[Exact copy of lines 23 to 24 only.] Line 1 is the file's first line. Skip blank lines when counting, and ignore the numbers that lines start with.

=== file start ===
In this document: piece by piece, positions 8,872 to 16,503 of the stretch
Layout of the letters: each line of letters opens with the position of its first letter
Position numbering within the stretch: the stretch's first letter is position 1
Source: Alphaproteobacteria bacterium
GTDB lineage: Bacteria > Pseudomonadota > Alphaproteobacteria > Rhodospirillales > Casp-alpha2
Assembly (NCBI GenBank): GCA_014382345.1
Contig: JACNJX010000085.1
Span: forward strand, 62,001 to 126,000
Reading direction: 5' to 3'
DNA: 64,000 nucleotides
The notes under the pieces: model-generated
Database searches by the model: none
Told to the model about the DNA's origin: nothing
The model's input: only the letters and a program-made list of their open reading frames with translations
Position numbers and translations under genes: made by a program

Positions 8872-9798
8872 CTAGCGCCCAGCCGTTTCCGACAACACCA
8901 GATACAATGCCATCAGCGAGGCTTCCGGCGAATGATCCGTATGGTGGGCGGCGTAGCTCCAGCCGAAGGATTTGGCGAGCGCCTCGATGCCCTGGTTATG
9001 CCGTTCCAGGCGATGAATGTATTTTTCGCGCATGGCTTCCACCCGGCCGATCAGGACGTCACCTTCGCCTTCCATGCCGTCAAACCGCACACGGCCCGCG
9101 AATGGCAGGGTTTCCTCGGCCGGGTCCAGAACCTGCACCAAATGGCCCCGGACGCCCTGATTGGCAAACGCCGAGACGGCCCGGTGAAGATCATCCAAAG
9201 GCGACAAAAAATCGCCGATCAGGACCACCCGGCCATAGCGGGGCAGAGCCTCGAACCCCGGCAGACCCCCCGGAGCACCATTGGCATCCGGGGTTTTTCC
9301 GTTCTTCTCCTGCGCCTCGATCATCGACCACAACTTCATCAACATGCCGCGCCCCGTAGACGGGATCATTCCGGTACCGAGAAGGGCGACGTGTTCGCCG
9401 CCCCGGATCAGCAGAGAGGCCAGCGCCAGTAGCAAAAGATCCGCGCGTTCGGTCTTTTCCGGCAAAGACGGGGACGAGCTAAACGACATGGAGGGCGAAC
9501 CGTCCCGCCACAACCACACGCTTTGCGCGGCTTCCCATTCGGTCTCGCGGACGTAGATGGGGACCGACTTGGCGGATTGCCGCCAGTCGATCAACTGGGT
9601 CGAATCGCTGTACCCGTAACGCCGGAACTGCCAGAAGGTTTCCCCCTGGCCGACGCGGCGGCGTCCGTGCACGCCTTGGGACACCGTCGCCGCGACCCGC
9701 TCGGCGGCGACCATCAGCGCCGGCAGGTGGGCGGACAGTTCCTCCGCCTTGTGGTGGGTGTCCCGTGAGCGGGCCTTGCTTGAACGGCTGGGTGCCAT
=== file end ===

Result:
9401 CCCCGGATCAGCAGAGAGGCCAGCGCCAGTAGCAAAAGATCCGCGCGTTCGGTCTTTTCCGGCAAAGACGGGGACGAGCTAAACGACATGGAGGGCGAAC
9501 CGTCCCGCCACAACCACACGCTTTGCGCGGCTTCCCATTCGGTCTCGCGGACGTAGATGGGGACCGACTTGGCGGATTGCCGCCAGTCGATCAACTGGGT